With sketchnotes gaining in popularity, I’m often curious about how other people drew a talk. TED talks are popular for sketchnoting practice, and sketchnoters are beginning to bump into each other at conferences as well.
There are many avenues to share or discover sketchnotes, such as The Sketchnote Handbook Flickr Pool and the wonderful graphic recordings at Ogilvy Notes. Sketchnote Army is a blog that features lots of sketchnotes, and Twitter searches turn up even more. But there isn’t really something that’ll help you bump into other sketchnotes of the same talk, or even sketchnotes of the same conference.
Are we at the point yet where multiple people might be sketchnoting something? For popular TED talks, yes, and many conferences might have sketchnoters in the crowd. I think it would be interesting to make it easier for people to find each other and compare notes.
So I registered sketchnoteindex.com and created a quick spreadsheet to get a feel for the data that would be good to capture and how we might want to organize it. (Prototype with the lowest-effort thing first!) In addition to indexing topics, I’d like to eventually build an image and visual metaphor index too, so we can see how different people have represented time. Text search would rock someday. In the meantime, I put together a quick text prototype as an excuse to learn more about the Ember.js framework, although I’m thiiiis close to chucking it all and using Emacs or a Ruby script to generate static HTML.
Some things to consider:
Right now, Ember.js pulls the data off the CSV I exported from my Google Docs spreadsheet. That way, I don’t have to create an admin interface or anything else. I’m not actually using Ember.js’ features (aside from a little templating and a few models), so I may swap it for something else.
It can be difficult to get work done in an environment filled with interruptions. Cool Time: A Hands-on Plan for Managing Work and Balancing Time (2005) offers many schedule-based tips on how to plan your day so that you have time to deal with interruptions as well as to focus on your real work. I like the emphasis it puts on managing people’s expectations and “conditioning” them to work with you better.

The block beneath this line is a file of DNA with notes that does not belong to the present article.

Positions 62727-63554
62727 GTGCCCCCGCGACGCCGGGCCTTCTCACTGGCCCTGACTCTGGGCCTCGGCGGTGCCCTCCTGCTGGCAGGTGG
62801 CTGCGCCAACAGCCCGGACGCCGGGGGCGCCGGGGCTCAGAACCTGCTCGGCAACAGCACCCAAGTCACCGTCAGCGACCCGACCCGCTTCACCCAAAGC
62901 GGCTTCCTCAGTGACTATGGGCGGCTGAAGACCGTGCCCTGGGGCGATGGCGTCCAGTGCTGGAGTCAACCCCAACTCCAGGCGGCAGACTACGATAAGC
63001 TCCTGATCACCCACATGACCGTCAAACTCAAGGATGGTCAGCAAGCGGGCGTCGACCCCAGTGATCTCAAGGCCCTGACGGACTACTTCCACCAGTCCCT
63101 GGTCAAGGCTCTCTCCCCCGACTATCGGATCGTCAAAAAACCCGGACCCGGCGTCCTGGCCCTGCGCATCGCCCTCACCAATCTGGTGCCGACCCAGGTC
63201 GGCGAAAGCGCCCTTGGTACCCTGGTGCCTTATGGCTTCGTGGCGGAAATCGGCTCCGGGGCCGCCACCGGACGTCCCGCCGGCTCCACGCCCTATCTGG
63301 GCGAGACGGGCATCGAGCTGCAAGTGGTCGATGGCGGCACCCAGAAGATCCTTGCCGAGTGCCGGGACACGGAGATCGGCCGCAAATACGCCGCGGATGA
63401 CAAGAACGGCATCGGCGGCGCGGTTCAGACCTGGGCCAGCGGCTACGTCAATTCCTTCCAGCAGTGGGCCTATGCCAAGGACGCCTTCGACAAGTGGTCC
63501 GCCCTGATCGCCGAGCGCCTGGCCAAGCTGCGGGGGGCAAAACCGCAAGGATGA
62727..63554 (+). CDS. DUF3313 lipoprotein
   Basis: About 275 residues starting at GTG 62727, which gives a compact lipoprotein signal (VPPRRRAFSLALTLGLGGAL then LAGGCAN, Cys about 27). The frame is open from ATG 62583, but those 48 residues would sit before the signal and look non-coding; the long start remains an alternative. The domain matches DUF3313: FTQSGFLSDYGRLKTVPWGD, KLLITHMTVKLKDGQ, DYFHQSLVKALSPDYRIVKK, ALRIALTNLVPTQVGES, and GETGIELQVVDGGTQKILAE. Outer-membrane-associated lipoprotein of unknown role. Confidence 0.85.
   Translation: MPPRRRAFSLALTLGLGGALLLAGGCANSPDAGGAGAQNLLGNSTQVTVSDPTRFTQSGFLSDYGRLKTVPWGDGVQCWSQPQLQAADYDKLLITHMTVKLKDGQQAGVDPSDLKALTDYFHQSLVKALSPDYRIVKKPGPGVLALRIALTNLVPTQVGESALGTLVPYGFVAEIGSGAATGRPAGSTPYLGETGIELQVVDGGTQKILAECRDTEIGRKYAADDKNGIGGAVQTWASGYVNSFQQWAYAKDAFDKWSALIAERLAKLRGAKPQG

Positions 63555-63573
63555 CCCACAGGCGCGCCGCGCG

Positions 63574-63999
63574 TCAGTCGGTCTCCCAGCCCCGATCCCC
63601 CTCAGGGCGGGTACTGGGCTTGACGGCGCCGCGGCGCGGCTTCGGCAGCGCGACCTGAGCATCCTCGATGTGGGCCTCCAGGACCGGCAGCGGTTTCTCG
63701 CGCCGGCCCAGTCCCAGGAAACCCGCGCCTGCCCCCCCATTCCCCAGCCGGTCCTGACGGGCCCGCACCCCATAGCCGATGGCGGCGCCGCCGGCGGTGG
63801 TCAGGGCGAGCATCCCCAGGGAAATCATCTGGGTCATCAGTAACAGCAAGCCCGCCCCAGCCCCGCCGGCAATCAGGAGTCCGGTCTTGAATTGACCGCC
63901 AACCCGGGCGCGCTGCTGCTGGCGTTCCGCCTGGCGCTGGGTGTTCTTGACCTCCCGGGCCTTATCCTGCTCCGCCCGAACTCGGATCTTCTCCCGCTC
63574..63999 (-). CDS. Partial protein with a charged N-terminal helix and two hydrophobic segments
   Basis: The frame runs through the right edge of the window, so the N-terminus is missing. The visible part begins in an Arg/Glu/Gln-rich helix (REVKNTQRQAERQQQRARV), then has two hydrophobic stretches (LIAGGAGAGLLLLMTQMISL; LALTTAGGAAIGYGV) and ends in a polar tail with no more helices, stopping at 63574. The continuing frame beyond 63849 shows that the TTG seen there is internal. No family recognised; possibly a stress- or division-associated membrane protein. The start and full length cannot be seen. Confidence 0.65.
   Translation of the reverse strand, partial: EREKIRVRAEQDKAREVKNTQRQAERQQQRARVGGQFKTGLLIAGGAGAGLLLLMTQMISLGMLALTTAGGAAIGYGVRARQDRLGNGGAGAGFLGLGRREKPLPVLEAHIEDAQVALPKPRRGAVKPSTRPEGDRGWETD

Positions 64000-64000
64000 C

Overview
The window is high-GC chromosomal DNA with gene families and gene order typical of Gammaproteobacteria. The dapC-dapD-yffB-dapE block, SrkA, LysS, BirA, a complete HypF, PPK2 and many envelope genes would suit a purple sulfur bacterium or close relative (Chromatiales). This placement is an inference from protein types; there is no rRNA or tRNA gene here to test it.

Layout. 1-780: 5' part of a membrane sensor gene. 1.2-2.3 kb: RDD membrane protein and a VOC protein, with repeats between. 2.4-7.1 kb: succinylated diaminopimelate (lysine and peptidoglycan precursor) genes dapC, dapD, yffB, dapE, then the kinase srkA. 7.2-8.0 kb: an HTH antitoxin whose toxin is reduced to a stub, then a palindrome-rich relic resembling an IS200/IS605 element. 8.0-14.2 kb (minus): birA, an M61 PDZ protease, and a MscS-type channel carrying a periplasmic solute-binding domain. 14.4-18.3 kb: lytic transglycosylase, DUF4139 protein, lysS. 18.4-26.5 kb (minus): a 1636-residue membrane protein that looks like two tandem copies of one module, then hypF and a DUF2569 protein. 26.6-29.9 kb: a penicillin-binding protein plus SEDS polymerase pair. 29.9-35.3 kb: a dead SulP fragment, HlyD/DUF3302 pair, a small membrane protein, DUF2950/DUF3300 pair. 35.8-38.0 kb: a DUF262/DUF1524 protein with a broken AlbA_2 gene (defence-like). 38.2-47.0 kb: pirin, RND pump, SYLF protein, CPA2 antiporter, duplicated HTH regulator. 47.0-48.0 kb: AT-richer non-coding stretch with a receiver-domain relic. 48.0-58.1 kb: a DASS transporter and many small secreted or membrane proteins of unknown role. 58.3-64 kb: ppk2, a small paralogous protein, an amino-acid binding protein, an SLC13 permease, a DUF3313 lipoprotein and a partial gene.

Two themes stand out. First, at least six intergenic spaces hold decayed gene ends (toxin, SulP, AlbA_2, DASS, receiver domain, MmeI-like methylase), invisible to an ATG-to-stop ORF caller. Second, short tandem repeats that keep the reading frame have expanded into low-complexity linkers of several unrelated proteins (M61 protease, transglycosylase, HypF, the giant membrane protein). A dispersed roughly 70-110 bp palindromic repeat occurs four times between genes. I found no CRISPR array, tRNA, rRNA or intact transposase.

Here’s a sketchnote that summarizes the key points from the book. Click on the image to see a larger version.
Cool Time is a good book for people who work in an office and use calendar systems a lot (or would like to make better use of their calendars). Even if you work on your own, you might find it useful to adopt the “I-beam review” involving 15 minutes of planning before you start your day and 15 minutes after for processing. If your life is even more interrupt-driven, David Allen’s bestselling Getting Things Done (2012) book is an excellent read focusing more on managing your to-dos.
Learn more about mindmapping in this sketchnote of Chuck Frey’s Jan 14, 2013 webinar on Rock the Monkey: Visual Facilitation Skills and Brain-based Learning. Click on the image for a larger version.
Feel free to share this! © 2013 Sacha Chua, http://sachachua.com (Creative Commons Attribution Licence)
Update Jan 17, 2013: Added video!
I sketchnoted this live at the free MaRS Entrepreneurship 101 series (webcast and in-person session every Wednesday). Click on the image for a larger version of sketchnotes.
Here’s the video:
Find more details on MaRS Discovery District’s blog. Check out my other ENT101 sketchnotes, or other sketchnotes and visual book notes!
Setting a price for products and services seems like a black art. The Art of Pricing covers strategies that you can use to come up with differentiated prices, versioned products, or segment-based approaches.
Click on the image for a larger version of the sketchnote.
The Art of Pricing has some tips for entrepreneurs who are trying to figure out the right price for their first product or service (see the value decoder on p99). It has more tips for business owners who have established a few profitable offerings and are trying to figure out how to tweak the levers for more profit or expanded markets.